Qamishli women take up farming work besides household chores

A woman works in an agricultural land - October 16, 2023 (Enab Baladi)

A woman works in an agricultural land - October 16, 2023 (Enab Baladi)


With the sunrise, Aliya starts her day by joining the village women in lighting the fire to prepare bread. This is the first step in a day full of difficult work, she told Enab Baladi.

47-year-old Aliya al-Mohammad resides in the village of Himo in Qamishli countryside, northeastern Syria, and leads a life similar to her neighbors.

Aliya quickly goes to her work in the greenhouse until it is her turn to prepare the bread. She assists her husband and son in harvesting fruits and takes care of plants by fertilizing them and removing weeds.

She finishes her work around 11 am and returns home to start preparing breakfast, adding that her work is not done, but rather, there are many tasks waiting for her throughout the day.

Aliya told Enab Baladi that hard work in the countryside does not stop at household chores but also includes farming and harvesting during the season, as well as animal husbandry. These are tasks she takes on after breakfast.

She sees this work as requiring a lot of effort and commitment but considers it an inseparable part of her life in the countryside.

Aliya decided to work in a small agricultural nursery owned by her son in partnership with his friend, earning a daily wage of 15,000 Syrian pounds.

For various reasons, including her neighbor working with her and the proximity of the nursery to her home, Aliya finds her current work less exhausting compared to other jobs. She also enjoys spending some pleasant time with friends, drinking tea and coffee while planting seedlings.

Aliya saves part of her earnings from working in the agricultural nursery but mostly uses it to cover household expenses during times when she does not earn much from working in agricultural lands due to poor seasons or potential losses.

Women are one of the society segments that strongly need support in the labor market. The conditions of war have imposed additional responsibilities and burdens on them that contradict their abilities and qualifications, according to Aliya.

She added that before the war, women were mainly concerned with family matters and raising children, especially in rural areas that maintain traditional lifestyles.

Mahassen Ismail (41 years old), residing in Amuda in Qamishli countryside, has a story similar to Aliya’s. She initially became involved in agriculture by cultivating grapevines on a small plot of land owned by her husband’s family.

Thanks to her experience in the field, she succeeded in developing and improving farming techniques and using agricultural tools. Afterward, she managed to cultivate other crops, such as wheat and achieved great success.

Mahassen found herself alone in supporting her two children, as her husband has health problems that prevent him from working.

She believes that agricultural work is her only option for making a living, considering the difficulty of finding other jobs. The income from agriculture is the main source for covering the educational expenses of her young children, who require substantial expenses to complete their education.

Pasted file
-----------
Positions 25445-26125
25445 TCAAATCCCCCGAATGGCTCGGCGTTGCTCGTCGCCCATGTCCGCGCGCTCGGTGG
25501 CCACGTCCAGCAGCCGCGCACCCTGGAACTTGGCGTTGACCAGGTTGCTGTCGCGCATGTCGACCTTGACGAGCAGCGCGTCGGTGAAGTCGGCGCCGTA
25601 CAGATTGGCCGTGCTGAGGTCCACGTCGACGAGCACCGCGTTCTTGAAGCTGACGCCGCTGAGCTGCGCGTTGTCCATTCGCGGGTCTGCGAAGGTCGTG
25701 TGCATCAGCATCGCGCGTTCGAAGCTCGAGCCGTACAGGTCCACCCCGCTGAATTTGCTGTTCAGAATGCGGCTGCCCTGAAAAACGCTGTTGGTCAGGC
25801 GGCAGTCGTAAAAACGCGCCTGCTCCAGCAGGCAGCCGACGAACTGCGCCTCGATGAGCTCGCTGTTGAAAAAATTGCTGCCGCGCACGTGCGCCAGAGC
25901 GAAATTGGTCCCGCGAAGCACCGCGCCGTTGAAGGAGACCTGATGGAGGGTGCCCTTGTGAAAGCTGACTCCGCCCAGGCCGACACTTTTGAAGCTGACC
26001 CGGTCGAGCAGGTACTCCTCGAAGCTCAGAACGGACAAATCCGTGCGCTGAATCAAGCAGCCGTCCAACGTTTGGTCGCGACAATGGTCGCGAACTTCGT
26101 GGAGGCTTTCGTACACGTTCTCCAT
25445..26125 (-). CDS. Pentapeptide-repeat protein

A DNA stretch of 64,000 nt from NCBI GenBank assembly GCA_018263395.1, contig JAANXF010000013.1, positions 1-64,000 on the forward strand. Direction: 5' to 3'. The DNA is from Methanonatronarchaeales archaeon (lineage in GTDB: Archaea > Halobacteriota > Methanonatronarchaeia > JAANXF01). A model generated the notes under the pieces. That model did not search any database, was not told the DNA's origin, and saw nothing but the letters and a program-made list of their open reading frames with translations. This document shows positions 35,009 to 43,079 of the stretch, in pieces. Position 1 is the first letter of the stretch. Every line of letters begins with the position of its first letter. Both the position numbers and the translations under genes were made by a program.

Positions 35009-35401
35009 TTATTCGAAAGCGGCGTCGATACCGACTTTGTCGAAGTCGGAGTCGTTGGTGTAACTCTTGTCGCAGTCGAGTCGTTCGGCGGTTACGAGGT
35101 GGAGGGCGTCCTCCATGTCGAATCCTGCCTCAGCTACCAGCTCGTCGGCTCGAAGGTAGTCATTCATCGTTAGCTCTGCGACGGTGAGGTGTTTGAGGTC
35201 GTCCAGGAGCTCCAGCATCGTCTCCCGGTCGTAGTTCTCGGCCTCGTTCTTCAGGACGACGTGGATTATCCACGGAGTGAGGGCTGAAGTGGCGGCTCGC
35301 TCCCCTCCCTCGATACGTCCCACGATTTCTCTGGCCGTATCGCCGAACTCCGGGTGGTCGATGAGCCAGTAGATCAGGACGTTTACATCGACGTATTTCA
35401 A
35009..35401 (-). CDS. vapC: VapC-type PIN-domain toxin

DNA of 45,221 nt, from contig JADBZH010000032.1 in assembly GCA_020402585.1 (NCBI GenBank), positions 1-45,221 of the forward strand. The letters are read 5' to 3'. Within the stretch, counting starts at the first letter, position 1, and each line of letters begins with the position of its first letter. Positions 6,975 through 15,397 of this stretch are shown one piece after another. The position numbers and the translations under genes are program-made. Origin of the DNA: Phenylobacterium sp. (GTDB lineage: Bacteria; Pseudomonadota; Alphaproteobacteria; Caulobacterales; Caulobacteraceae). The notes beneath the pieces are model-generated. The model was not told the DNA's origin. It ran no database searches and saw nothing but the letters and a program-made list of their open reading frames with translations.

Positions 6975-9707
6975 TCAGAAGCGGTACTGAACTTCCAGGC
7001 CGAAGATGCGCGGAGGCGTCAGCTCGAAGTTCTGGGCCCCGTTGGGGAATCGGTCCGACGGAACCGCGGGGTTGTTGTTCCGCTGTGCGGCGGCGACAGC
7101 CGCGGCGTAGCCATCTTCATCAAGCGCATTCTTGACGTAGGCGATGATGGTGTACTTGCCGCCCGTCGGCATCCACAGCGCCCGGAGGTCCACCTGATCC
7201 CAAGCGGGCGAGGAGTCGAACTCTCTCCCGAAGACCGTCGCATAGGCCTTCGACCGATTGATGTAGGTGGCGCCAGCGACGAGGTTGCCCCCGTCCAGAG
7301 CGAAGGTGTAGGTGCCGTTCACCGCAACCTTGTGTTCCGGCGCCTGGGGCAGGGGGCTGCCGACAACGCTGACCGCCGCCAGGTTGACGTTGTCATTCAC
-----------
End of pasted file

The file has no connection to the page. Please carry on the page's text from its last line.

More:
The daily wage for casual workers in the area ranges from 15,000 to 40,000 Syrian pounds, while the exchange rate of the US dollar against the Syrian pound is 14,200, according to the S-P Today website, which specializes in currency exchange rates.

Gender bias in employment

A study conducted by the Civil Society and Democracy Center on the status of women in non-governmental organizations in al-Hasakah governorate revealed that women face bias in the recruitment process, as selection is mostly directed towards men, which frequently excludes women from competitive opportunities.

In addition, it seems that civil organizations in al-Hasakah governorate do not initiate new projects to empower and qualify women in various fields of work, hindering the development of their skills and effective participation in different sectors.

The study emphasizes the importance of promoting gender equality in employment opportunities and providing the necessary support for women’s empowerment, especially in vocational training and skill development.

Neglecting women has a negative impact on their efficiency and opportunities. This reality may be the result of not giving opportunities for young women to enter the labor market and acquire skills, which is happening to a limited extent, according to the study.

36% of female workers are involved in agriculture

Reports from the Food and Agriculture Organization (FAO) indicate that treating women equally in agricultural and food systems can have a tremendous positive impact on the global economy.

According to a report released last April, achieving gender equality in these systems could boost the global economy by a trillion US dollars.

It suggests that achieving gender equality in these sectors can reduce levels of food insecurity, potentially reducing the number of people suffering from food insecurity by 45 million.

The report shows that the percentage of female workers in agricultural and food systems represents 36% of total female workers worldwide, compared to 38% of males. However, women in these sectors suffer from marginalization, as they often have less stable working conditions compared to men.

Women’s work in these sectors is often irregular, part-time, low-skilled, or associated with manual labor.

The report also adds that the wage ratio for female workers in agriculture is approximately 82 cents for every US dollar earned by men in this sector.


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